Grimes also unveiled an upscale snacking item on which the teams collaborated. The product is an outgrowth of lunchable products introduced several years ago by a competitor. While Hillshire is known for its sausages, it wasn’t until it joined Tyson that it had the access to other raw materials needed. Branded as Hillshire Snacking, the small plates of smoked meat cuts are paired with various cheeses and cracker-like toasted bread appealing to consumers wanting an alternative to a sandwich or peanut butter and crackers.

‘GUY EQUITY’
Another product recently launched as a collaboration of the two companies was flame-grilled jerky snacks under the Ball Park brand, which Grimes says has tremendous “guy equity.” The company said it was the highest grossing snack product launch in the past five years. They did not give a specific sales number in their presentation.

Grimes also mentioned several other product innovations in the snacking category which will be unveiled in the coming weeks. The products leverage the equity of the Jimmy Dean, Ball Park and Tyson brands seeking to fill niches that appeal to the changing consumer. Grimes said when Tyson looks at launching a new product, the goals are to drive more sales as well as keep margins in the category steady or push them higher.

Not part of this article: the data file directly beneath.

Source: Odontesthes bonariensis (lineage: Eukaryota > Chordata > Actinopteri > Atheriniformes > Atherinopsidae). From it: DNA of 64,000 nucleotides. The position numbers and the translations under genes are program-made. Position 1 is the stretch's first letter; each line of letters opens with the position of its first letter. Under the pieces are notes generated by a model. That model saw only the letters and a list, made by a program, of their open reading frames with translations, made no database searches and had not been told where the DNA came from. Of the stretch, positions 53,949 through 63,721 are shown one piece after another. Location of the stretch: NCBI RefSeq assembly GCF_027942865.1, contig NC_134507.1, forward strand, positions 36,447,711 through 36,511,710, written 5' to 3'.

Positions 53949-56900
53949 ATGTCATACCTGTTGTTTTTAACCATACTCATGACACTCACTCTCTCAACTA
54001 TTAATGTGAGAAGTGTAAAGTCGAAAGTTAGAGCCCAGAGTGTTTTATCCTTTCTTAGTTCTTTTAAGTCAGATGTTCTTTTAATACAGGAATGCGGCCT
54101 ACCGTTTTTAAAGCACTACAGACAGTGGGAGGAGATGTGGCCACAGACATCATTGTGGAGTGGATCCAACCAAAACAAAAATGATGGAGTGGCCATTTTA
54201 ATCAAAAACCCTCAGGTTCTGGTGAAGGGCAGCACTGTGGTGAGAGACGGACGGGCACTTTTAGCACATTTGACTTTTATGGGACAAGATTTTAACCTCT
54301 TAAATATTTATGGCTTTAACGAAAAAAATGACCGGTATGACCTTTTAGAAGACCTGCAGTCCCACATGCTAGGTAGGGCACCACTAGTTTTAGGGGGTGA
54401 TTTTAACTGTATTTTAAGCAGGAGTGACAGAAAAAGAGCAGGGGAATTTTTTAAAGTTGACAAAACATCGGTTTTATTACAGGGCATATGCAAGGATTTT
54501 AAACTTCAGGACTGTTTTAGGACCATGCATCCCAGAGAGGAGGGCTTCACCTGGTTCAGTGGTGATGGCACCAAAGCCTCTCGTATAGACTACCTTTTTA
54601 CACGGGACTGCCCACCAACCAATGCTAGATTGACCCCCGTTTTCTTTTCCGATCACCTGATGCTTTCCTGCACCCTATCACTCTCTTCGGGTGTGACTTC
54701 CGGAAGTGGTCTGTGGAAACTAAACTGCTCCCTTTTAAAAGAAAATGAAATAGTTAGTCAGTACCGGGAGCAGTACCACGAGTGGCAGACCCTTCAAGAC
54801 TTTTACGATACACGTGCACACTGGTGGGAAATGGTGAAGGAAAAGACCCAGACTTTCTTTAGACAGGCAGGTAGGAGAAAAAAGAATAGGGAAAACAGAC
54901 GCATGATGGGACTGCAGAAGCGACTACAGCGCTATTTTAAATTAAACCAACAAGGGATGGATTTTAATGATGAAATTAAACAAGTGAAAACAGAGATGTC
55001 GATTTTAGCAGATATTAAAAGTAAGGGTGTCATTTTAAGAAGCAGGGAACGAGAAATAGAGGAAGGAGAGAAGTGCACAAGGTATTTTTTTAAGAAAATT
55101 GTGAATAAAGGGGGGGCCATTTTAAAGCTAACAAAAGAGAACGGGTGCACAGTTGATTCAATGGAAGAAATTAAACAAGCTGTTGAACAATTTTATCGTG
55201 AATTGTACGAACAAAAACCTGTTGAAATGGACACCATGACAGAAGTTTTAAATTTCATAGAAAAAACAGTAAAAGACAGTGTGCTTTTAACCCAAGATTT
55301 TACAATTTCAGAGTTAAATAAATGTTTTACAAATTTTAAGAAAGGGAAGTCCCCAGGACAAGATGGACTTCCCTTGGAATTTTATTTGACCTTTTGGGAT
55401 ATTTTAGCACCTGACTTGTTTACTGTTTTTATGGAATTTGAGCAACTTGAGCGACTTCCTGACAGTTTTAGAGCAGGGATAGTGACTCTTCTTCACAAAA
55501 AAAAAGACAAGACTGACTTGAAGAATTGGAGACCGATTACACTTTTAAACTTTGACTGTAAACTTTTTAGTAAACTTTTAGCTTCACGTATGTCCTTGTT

Robert Moskow, an analyst with Credit Suisse, said not all of the product growth initiatives are going to work, but the company has taken a quantum leap forward in its transition from a volatile commodity protein processor to a higher margin, more stable branded foods company.

“The Hillshire management is bringing a level of marketing sophistication to the business that Tyson sorely needed,” he said. “More ‘Guy Food’ for the world. Tyson said that it plans to double the size of its snacking line to over $500 million with more extensions of the sophisticated Hillshire line and with the introduction of Ball Park jerky.”

Moskow said Tyson’s efforts to “reclaim the origin story” and its “Keeping It Real” advertising campaign is an attempt to regain credibility with consumers who worry about hormones and artificial ingredients in the chicken category but perhaps aren’t able to pay $7 per pound for organic chicken.

INTERNATIONAL EFFORT
While much of Tyson’s focus in recent years has been to shore up and grow its U.S. business selling off its Mexican and Brazilian Mexican businesses. Grimes, who is also the president for Tyson’s International Division, said there is a refocus with in the company’s China and India operations.

Grimes said this is another important growth engine for Tyson Foods in the years to come.

The prepared foods division is working with its business partners in China and India to develop product ideas for the freezer case as the focus is moving toward consumers and away from wholesale commodities. She promised to provide more details on this effort in the coming months.

Moskow expressed concern about international efforts by Tyson Foods.

“We received assurances offline that Tyson will proceed cautiously here without having to make major capital investments (like in cold chain distribution). Nonetheless we can’t but harken back to the other times that management leaned too far over its skis when trying to invest in emerging markets,” Moskow said.